Indianapolis (June 7, 2017) – Governor Eric J. Holcomb today announced 15 additional Indiana counties are now eligible to participate in On My Way Pre-K, making prekindergarten available in 2018 to 4-year-olds from low-income families in those counties. Earlier this year, the Indiana General Assembly expanded the program from five pilot counties to 20 counties in House Enrolled Act (HEA) 1004-2017.
The new counties added to the On My Way Pre-K program are Bartholomew, DeKalb, Delaware, Elkhart, Floyd, Grant, Harrison, Howard, Kosciusko, Madison, Marshall, Monroe, St. Joseph, Tippecanoe and Vigo. Participating local providers in these counties will be expected to enroll children in On My Way Pre-K for the 2018/2019 school year, with the possibility of a limited program beginning in January of 2018.
These additional counties will join Allen, Jackson, Lake, Marion and Vanderburgh counties, which have provided early education via the On My Way Pre-K program since 2015 when first authorized by the General Assembly.
“Eligible Hoosier children who start at the back of the line now have an opportunity to move ahead when enrolled in a high-quality pre-kindergarten program,” Governor Holcomb said. “A strategic investment now to expand state-funded prekindergarten for children from low-income families is an essential investment we must make in Indiana’s workforce and our state’s future.”
“We at FSSA already know from the two years we have spent managing the five-county pilot of On My Way Pre-K that children who begin the program are some of the most educationally needy in our state, yet they make higher gains than their peers in important aspects of school readiness such as language comprehension, early literacy, executive functioning and a reduction in behavior problems in the classroom,” said Indiana Family and Social Services Secretary Dr. Jennifer Walthall. “We hope the expansion of On My Way Pre-K will double the number of Hoosier children receiving these important benefits.”
HEA 1004 tasked the Family and Social Services Administration (FSSA) via its Office of Early Childhood and Out-of-School Learning (OECOSL), to identify 15 additional counties that demonstrated readiness to support an expansion of the On My Way Pre-K program. In total, OECOSL asked 27 counties for readiness statements based upon the following factors:
To evaluate need in the community
The number of 4-year-olds being served under the Child Care Development Fund (CCDF) in each county, as well as any children who were on the CCDF waitlist
To evaluate available capacity
The number of Early Care and Education (ECE) providers who have reached a Level 3 or 4 in the Paths to Quality (PTQ) system in each county
Demonstration that capacity might be available based upon number of Level 3 and 4 (PTQ) child care providers existing in county vs. the number of children currently being served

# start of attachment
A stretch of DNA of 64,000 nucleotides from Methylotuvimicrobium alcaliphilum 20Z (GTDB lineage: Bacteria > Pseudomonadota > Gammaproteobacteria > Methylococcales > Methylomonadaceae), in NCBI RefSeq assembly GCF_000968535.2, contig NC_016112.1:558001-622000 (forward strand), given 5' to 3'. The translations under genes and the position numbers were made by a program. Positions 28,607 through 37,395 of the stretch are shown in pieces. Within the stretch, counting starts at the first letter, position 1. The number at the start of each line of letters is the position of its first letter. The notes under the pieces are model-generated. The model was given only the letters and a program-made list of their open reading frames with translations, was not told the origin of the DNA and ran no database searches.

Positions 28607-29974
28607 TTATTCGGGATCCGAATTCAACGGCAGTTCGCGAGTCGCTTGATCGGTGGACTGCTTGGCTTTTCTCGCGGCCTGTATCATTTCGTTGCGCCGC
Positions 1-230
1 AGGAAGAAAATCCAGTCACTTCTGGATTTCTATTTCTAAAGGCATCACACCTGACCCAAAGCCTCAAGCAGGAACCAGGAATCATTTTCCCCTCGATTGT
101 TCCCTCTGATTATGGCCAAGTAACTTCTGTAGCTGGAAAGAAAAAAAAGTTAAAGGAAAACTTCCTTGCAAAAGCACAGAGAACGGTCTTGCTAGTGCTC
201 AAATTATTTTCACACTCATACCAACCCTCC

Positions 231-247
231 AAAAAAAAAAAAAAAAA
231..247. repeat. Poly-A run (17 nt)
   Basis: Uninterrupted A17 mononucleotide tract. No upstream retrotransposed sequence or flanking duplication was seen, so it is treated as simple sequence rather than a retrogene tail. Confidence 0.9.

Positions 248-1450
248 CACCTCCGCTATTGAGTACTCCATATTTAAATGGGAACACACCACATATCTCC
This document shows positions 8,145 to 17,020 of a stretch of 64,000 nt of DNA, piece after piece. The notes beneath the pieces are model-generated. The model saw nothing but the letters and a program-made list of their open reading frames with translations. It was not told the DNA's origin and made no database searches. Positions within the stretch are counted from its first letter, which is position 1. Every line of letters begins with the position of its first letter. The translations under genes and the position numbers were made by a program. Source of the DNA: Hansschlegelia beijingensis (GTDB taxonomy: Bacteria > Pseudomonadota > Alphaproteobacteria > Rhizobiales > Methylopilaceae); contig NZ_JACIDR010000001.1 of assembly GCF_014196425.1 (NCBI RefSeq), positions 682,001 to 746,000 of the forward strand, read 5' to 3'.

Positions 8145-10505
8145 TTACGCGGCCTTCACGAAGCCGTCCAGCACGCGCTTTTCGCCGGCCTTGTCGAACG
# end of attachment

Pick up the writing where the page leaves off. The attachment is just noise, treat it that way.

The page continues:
To evaluate community support
The demonstration that the county has an active ECE coalition that could support community engagement as well as philanthropic support
Twenty of the 27 counties responded to OECOSL’s request for information. Applications were then scored by two separate groups of early learning professionals. Scoring included the following key criteria:
- The county’s readiness to implement and sustain the program, including the ability to raise the statutorily required community contribution
- The involvement of all community partners that would support a mixed delivery system that includes public and private schools, child care home providers, child care centers and ministries
- The number of potentially eligible children
- Whether the county was defined as “rural” or “primarily rural” by the U.S. Census Bureau
- The kindergarten retention rate in the county
HEA 1004 required that consideration be given to counties that are primarily rural. It also required counties to secure a community contribution of a minimum of five percent of the state’s total investment in that county’s program. The 2017 Early Learning Advisory Council (ELAC) annual report estimates about 6,700 4-year-olds in these new counties are likely to need care and whose families have incomes at or below 127 percent of Federal Poverty Level (FPL), which is required for eligibility.
In addition to representatives of FSSA’s OECOSL, the team of reviewers included early education professionals from the Indiana Department of Education (IDOE), Head Start, the Early Learning Advisory Council (ELAC), the Indiana Association for the Education of Young Children (Indiana AEYC) Early Learning Indiana, United Way of Central Indiana, and the University of Southern Indiana’s Department of Teacher Education.
Stephanie Wilson, Governor’s Office: 317-914-9137
Marni Lemons, FSSA: 317-234-5287, email@example.com